Let me link you to Aang-aint-white on Livejournal, which is endeavoring to save the world with postage.

You can also get the t-shirt.

Seriously, this sounds like it's been as big a casting mistake since whatsisname decided to bleach Earthsea.

would it hurt that much to have a few actors not be white?

Isn't the larger question whether it's PC to have the entire population of the world be East Asian? (As an aside, wasn't the first actor to play Iroh Japanese? I seem to remember that he also played the admiral in Tora! Tora! Tora!)

JakeB, the fact of matter is that Terminator's scratching is more dangerous than a gun. (A supposition also explored in "Louder than a Bomb" and "Rebel without a Pause" -- the latter probably the best track on the album.)

So? Flat tax?

Sure. We just have to diddle old Steve Forbes's parameters a bit. He wanted a "flat tax" something like this:

tax = 17% of (income - $30K)

I propose we keep the form, but adjust the parameters:

tax = 57% of (income - $130K)

My version is exactly as "flat" as the Forbes version. But I bet Steve Forbes would oppose it, because people of his ilk are not interested in flatness -- they only care about cutting taxes for people of their own ilk. I say "ilk" because I'd never accuse Steve Forbes of belonging to a "class".

--TP

So? Flat tax?

OCSteve,

See my comment above to Ugh. I'd love to see something with the administrative simplicity of a flat tax, but with a progressive scaling, because the upper end of our income distribution is a power-law curve, not a Gaussian curve.

I do agree with the flat taxers that trying to micromanage economic decision making by putting all sorts of carrots and sticks in the tax code has gotten to the point of being absolutely fricking ridiculous. We need to start over from scratch designing the tax code, but not on a flat basis, IMHO.

Hmm, I thought for a minute Eric was suggesting that Oddjob could collect the taxes from the hyperrich.

Come on, the director isn't white. And look at all the Asian people in that Dragonball movie--it all totally balances out!

Yves Smith shines a light on rumors swirling around (in the rumor-sphere?) about the emerging bad-bank plan.

This issue really needs massive attention and brigades of pitchfork and torch bearers from blog land, because so far it looks to me like this is one area where Obama really screwed up by hiring the wrong people (who are deeply implicated in what Buiter called "cognitive regulatory capture" by the Wall St. investment banks), and the problems are so complex that the mainstream media is going to be completely hopeless. Can you imagine the likes of Chris Matthews trying to make sense out of this, for example:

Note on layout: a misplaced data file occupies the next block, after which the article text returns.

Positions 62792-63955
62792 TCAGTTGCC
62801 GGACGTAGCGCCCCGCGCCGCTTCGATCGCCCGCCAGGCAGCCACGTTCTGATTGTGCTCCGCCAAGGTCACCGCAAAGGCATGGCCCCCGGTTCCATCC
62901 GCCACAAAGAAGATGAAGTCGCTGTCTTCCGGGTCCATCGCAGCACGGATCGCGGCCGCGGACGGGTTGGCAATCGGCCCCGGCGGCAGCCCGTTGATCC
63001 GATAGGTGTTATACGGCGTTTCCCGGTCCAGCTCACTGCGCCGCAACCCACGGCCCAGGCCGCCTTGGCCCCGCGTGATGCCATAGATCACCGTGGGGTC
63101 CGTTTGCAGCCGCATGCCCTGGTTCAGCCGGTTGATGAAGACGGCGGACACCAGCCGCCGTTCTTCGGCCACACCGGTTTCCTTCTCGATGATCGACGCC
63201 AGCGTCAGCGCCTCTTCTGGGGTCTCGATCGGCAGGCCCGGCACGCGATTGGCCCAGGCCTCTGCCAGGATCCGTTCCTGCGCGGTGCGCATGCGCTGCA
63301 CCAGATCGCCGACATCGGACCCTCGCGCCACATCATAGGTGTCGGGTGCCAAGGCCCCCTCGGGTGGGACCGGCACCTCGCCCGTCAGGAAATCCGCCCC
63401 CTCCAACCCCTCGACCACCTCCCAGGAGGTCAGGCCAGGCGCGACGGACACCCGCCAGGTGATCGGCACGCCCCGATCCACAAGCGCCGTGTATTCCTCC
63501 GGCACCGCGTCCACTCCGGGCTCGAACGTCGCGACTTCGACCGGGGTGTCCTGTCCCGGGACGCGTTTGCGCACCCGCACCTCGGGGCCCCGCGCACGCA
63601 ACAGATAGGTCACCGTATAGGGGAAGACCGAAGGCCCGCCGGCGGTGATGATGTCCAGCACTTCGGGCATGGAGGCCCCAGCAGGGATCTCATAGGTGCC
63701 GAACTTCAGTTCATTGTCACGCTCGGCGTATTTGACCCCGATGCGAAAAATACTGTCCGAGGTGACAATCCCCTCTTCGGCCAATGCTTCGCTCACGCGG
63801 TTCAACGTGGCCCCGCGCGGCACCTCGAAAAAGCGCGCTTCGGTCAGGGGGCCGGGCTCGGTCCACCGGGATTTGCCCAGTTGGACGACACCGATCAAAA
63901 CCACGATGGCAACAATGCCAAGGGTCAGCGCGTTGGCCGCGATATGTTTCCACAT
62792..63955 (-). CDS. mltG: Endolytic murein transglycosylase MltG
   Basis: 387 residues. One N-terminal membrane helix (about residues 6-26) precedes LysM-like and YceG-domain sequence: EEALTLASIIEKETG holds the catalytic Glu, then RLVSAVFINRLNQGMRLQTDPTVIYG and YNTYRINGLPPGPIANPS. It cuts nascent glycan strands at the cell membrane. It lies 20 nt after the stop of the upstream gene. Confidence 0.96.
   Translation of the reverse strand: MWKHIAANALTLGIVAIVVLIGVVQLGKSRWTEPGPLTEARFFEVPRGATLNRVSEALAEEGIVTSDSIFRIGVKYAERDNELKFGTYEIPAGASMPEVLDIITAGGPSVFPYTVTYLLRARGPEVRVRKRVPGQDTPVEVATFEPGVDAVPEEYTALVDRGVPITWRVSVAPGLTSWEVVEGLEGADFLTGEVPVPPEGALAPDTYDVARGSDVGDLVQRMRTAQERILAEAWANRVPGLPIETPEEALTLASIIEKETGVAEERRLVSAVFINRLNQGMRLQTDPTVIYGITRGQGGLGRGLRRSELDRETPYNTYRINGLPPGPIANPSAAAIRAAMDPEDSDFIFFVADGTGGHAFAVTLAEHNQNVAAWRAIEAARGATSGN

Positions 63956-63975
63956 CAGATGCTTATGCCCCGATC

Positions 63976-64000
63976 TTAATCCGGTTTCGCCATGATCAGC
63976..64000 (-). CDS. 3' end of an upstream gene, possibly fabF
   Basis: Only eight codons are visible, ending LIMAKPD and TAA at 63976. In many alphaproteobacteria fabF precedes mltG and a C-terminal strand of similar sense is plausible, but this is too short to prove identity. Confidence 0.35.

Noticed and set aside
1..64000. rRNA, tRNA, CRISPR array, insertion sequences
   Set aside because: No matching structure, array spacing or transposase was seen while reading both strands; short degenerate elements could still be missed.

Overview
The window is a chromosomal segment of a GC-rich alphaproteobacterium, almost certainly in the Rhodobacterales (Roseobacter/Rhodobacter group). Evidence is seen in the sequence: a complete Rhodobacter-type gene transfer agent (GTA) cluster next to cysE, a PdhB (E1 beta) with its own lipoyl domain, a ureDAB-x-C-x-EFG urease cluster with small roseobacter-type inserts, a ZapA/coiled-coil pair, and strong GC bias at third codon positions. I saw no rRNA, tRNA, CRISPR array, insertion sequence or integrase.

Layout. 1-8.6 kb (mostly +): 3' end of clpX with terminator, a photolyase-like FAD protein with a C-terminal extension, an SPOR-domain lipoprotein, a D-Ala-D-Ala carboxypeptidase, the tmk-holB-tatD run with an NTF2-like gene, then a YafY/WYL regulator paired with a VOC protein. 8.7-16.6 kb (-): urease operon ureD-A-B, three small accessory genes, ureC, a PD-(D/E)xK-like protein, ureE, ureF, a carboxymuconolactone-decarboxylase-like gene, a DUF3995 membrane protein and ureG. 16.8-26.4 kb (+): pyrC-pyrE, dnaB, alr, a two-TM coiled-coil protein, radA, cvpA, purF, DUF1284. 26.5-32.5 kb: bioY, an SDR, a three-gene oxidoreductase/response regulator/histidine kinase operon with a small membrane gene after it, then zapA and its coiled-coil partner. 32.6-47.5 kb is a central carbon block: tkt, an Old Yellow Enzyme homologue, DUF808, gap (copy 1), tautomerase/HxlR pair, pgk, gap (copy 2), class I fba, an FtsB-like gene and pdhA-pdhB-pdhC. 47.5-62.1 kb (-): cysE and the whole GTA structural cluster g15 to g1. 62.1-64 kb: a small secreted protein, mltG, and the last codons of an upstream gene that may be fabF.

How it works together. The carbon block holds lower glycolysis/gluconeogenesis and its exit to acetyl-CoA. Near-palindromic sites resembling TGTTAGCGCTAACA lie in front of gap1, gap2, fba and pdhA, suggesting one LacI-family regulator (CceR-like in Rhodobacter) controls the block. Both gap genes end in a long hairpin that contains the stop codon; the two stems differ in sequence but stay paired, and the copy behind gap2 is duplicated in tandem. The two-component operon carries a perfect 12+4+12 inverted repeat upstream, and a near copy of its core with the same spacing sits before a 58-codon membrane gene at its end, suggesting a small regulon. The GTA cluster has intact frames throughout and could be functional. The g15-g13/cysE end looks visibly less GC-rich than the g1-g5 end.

[she's talking about the "bad bank" being in charge of mortgage cramdowns]

Readers are welcome to correct me, but if I understand mortgage securitizations, this will not work (legally) in a significant portion of cases, one where the offering documents restricted loan mods. Note that there are three general types: no restrictions on mods, mods permitted up to a certain % of the pool, and no restrictions. Servicers do not appear to have done much in the way of bona fide mods (a payment catchup plan would not be what most readers would define as a mod, yet services include them in their reported level of mods), and it remains an open question as to whether the real issue is lack of incentives, given that some pools have no restrictions on mods (they get paid for the work involved in foreclosures, they do not get paid to mod).

So why won't this ducky plan work? Wellie, my understanding is that for those deals that have mod restrictions, to lift them requires the consent of at least a majority (in some cases 2/3 or 3/4) of the holders of EVERY TRANCHE in the deal.

US banks hold mainly what was once AAA paper due to its favorable risk weighting under bank capital regulations. The equity tranche usually stayed with packager, which in many cases was an investment bank. So the aggregator bank might wind up able to get a high enough percentage of those tranches.

But the intermediate tranches went to a whole host of players, and for subprime securitization, a lot went into CDOs. And from 2006 onward, most CDOs were sold overseas, often to not very sophisticated players (think German Landesbanken).

Now we'll see if this sort of "we can mod the loans because we'll own the securities" is part of the official plan. And if it is, one has to question either the competence or the intentions of the plan's architects.